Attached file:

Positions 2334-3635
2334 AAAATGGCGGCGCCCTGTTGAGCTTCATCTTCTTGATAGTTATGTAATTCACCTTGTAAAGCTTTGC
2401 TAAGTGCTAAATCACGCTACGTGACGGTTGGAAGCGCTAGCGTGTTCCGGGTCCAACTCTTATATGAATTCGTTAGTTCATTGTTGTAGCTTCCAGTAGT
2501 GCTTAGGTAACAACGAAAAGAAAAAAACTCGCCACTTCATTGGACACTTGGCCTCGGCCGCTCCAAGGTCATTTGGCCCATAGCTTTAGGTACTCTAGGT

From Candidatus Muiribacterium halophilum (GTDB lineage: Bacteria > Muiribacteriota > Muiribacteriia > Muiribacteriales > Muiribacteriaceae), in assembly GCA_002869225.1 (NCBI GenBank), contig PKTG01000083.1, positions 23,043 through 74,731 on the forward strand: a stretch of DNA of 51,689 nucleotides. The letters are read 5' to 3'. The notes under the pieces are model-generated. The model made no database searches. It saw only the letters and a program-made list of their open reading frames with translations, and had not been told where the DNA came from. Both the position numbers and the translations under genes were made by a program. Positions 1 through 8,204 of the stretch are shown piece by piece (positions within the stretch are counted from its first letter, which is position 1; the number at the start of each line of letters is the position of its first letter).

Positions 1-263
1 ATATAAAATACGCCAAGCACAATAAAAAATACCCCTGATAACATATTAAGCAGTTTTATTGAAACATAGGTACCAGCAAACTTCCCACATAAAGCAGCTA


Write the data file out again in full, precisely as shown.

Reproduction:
Positions 2334-3635
2334 AAAATGGCGGCGCCCTGTTGAGCTTCATCTTCTTGATAGTTATGTAATTCACCTTGTAAAGCTTTGC
2401 TAAGTGCTAAATCACGCTACGTGACGGTTGGAAGCGCTAGCGTGTTCCGGGTCCAACTCTTATATGAATTCGTTAGTTCATTGTTGTAGCTTCCAGTAGT
2501 GCTTAGGTAACAACGAAAAGAAAAAAACTCGCCACTTCATTGGACACTTGGCCTCGGCCGCTCCAAGGTCATTTGGCCCATAGCTTTAGGTACTCTAGGT

From Candidatus Muiribacterium halophilum (GTDB lineage: Bacteria > Muiribacteriota > Muiribacteriia > Muiribacteriales > Muiribacteriaceae), in assembly GCA_002869225.1 (NCBI GenBank), contig PKTG01000083.1, positions 23,043 through 74,731 on the forward strand: a stretch of DNA of 51,689 nucleotides. The letters are read 5' to 3'. The notes under the pieces are model-generated. The model made no database searches. It saw only the letters and a program-made list of their open reading frames with translations, and had not been told where the DNA came from. Both the position numbers and the translations under genes were made by a program. Positions 1 through 8,204 of the stretch are shown piece by piece (positions within the stretch are counted from its first letter, which is position 1; the number at the start of each line of letters is the position of its first letter).

Positions 1-263
1 ATATAAAATACGCCAAGCACAATAAAAAATACCCCTGATAACATATTAAGCAGTTTTATTGAAACATAGGTACCAGCAAACTTCCCACATAAAGCAGCTA